After the Shrek franchise drifted off to Far, Far Away, the baton was handled to loveable Puss in Boots, giving the fairy tale world new financial legs. Now, after over a decade since the previous film, the swashbuckling feline returns in Puss in Boots: The Last Wish, his second and… final? adventure.
Directed by Joel Crawford, Puss in Boots: The Last Wish sees the iconic feline (Antonio Banderas) realize that he has used up all but one of his nine lives. Ordered to hang up his sword and boots out of concern for his last life, Puss finds himself faced with (literal) death as he is hunted by Grim Wolf (Wagner Moura). Hiding in a kitten retirement facility, he sulks and sinks into depression. When he stumbles across a map that leads to the famed ‘Wishing Star’, Puss is thrilled by the possibility of wishing for more lives. However, Puss is not the only one looking for the Star and he must team up with an old friend (Salma Hayek) in order to achieve his goal.
Admittedly, part of the appeal of the world of Far, Far Away has been the certain level of satire that fuels its storytelling. Featuring numerous pop-culture references (and even some more adult-targeting humor), the new film is energetic and enthusiastic in its style. What’s more, the quality of animation remains in keeping with the rest of the franchise, except for a few changes in its action sequences that give it new visual pop. Using a newer style akin to Dreamworks’ recent The Bad Guys, Last Wish has moments that give it an anime aesthetic. (This should come as no surprise as the style was initially inspired by Spider-Man: Into the Spider-Verse.) In fact, the new look is so refreshing that one wishes they could have incorporated more of it. However, to do so would have likely broken its symmetry with the other films in the franchise.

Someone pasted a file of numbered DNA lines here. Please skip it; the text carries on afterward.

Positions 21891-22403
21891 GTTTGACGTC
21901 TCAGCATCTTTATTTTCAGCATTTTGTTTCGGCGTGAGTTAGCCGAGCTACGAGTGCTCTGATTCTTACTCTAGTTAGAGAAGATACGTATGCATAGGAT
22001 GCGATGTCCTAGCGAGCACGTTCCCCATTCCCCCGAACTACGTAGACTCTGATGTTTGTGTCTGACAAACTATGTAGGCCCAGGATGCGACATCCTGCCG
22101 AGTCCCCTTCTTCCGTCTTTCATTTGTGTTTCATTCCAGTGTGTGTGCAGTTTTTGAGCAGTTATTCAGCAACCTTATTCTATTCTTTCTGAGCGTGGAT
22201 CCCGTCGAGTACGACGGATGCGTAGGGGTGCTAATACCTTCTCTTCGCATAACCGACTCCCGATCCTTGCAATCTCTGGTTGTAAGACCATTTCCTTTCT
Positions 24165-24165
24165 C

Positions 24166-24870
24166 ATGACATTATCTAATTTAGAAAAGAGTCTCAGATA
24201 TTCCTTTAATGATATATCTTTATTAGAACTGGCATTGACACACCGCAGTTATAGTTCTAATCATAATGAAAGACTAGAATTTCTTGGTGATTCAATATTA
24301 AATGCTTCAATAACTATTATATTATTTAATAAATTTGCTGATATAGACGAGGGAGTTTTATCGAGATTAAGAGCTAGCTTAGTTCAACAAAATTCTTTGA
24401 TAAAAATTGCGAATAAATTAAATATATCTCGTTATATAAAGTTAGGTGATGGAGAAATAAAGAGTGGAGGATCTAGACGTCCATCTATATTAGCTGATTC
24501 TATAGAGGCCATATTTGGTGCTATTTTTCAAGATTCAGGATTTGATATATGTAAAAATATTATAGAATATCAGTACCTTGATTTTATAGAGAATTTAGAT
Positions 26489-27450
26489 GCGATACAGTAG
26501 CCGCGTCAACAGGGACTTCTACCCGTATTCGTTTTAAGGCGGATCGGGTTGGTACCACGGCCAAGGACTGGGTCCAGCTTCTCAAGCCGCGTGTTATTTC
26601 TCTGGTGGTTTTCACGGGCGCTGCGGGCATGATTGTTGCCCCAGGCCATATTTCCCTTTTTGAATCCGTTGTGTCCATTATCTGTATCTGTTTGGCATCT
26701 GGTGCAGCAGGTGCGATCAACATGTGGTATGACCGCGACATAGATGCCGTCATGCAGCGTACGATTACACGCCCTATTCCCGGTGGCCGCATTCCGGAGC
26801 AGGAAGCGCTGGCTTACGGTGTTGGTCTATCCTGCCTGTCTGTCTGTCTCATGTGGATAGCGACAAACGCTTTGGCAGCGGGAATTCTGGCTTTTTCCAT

No matter the context, it’s also always a joy to have Hayek and Banderas working together. Since developing a friendship on the set of 90s classic Desperado, the two have developed a solid rapport with one another. That chemistry remains on display in Last Wish as well, making it feel like a visit with old friends. However, the most endearing performances may come from its new characters. Whether it’s the vicious ‘Big’ Jack Horner (John Mulaney, the criminal masterminds Goldilocks and the three Bears (Florence Pugh, Olivia Coleman, Ray Winstone, Samson Kayo) , or even the adorable therapy dog, Perrito (Harvey Guillen), it’s the side characters that are most memorable as the credits roll.
At its heart, The Last Wish is a film that wants to deal with themes of leaving a legacy. With eight of his nine lives gone, Puss will do anything to see his life extended. However, in order to do so, the famed adventurer must wrestle with his greatest weakness: being willing to work with others. With his unparalleled courage and swordsmanship, Puss has always demanded the honour that he deserves. But, when that is stripped of him, he is left empty and afraid. Feeling lost and broken, Puss is forced to humble himself—and, even worse—entrust his life to others. In this way, he must face the arrogance and toxicity that infects his soul. Known for his masculine bravado, this recognition of weakness challenges Puss to learn how to be a new kind of hero – one who takes responsibility for his mistakes and seeks to empower others alongside him.
It remains to be seen whether or not this truly is Puss’ Last Wish. However, without giving any spoilers, there are strong hints that DreamWorks Animation is not yet done with this world. But, after the fun of this adventure, I’m willing to ride along once again if Puss in Boots does return in the future.
Puss in Boots: The Last Wish is available in theatres on Wednesday, December 21st, 2022.